Not that it is totally meaningless. Mr. Biden, a former chairman of the Senate Foreign Relations Committee, added a dash of foreign-policy expertise to the 2008 campaign of Mr. Obama, who had no such experience. That is what former Pentagon chief Dick Cheney provided to the 2000 presidential campaign of George W. Bush; the Texas constitution gives the governor few responsibilities, and Mr. Bush did not possess foreign-policy sophistication.

Richard Nixon, still regarded as one of the most gifted political strategists of any age, used to say that a running mate could only bring a nominee his home state – an insight that perhaps was a self-serving reflection of how Dwight Eisenhower carried California in both 1952 and 1956, triumphs he likely would have had in the state even without the first-term senator on his ticket. Indeed, GOP governors Earl Warren and Goodwin Knight won easily in the two years before both of the presidential contests, so the Nixon influence likely was minimal.

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In his own campaigns for president, Nixon’s first running mate, Henry Cabot Lodge, did not bring Massachusetts into the Republican 1960 column; the state went for its other native son, Senator John F. Kennedy. Eight years later, Mr. Nixon chose Maryland governor Spiro Agnew and then lost that state. The Nixon-Agnew ticket carried Maryland in 1972, but then again, it carried every state but Massachusetts.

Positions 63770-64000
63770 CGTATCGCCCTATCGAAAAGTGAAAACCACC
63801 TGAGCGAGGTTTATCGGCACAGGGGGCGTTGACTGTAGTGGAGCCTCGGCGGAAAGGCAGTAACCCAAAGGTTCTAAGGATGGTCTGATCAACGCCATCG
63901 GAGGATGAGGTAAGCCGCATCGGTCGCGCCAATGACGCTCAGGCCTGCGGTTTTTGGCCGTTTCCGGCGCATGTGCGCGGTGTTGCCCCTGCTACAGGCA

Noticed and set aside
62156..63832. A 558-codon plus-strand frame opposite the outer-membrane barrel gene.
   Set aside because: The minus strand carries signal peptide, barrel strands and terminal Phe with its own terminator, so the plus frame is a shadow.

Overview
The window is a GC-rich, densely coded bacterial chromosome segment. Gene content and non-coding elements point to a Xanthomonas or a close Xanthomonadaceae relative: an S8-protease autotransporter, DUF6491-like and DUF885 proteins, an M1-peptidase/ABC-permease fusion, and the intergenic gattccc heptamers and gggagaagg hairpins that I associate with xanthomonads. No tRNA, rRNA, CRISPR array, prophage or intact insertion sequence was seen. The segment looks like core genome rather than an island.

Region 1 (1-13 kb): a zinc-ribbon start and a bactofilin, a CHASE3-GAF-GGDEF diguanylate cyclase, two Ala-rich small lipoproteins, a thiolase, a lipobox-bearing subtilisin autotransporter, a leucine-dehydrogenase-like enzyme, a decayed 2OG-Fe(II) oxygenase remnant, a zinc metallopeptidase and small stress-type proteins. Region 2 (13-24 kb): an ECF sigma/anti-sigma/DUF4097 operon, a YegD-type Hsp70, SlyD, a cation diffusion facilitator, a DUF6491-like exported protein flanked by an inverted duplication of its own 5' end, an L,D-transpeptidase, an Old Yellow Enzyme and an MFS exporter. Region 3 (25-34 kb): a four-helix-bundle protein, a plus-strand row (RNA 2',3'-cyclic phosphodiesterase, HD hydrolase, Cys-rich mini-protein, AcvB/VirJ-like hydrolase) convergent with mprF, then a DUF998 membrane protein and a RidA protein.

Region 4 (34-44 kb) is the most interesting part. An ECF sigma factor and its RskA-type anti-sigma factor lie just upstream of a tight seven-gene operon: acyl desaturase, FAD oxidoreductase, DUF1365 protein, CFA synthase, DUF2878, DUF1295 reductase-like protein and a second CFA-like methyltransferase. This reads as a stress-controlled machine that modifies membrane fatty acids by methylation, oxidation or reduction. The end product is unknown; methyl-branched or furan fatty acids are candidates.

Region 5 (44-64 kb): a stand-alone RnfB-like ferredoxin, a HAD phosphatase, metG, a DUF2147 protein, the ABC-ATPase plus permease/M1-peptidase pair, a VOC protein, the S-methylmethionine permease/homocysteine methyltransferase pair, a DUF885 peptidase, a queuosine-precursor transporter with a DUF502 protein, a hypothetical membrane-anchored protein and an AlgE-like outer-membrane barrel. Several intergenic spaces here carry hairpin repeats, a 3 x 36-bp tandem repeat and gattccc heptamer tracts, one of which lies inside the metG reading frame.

Two vice-presidential choices in recent years also failed the Nixon test, disappointing party strategists. John Kerry placed former senator John Edwards of North Carolina on his 2004 national ticket, and the Democrats still lost the Tar Heel State. Eight years later, former governor Mitt Romney of Massachusetts selected then-representative Paul Ryan of Wisconsin as his running mate. The GOP failed to win that state.

And it was no great achievement that Mr. Cheney helped Mr. Bush twice win Wyoming, or that senator Dan Quayle helped George H.W. Bush twice carry Indiana, or even that senator Robert Dole helped president Gerald R. Ford win Kansas. Together these three states have voted Republican 38 of the last cumulative 39 times. In short, all three of them have fallen in the Republican column in every election since 1968 except 2008, when Barack Obama took Indiana by a single point.

Lyndon Johnson’s aides were astonished that the Texas lawmaker relinquished the role of Senate majority leader, one of Washington’s most formidable power centres, for a place on the 1960 Kennedy ticket and an executive-branch position that held little power. Within months, Mr. Johnson sunk into profound depression and a sense of worthlessness.

Mr. Johnson may have been derided in the Kennedy White House as “Uncle Cornpone,” but he knew one important fact, which he later acknowledged figured into his thinking and which must be top of mind when the two presidential nominees this year are 74 and 77 years old: Seven occupants of the vice-presidency had ascended to the presidency because of the death of the chief executive. Mr. Johnson became the eighth on a Friday afternoon in Dallas in 1963, when Mr. Kennedy was assassinated.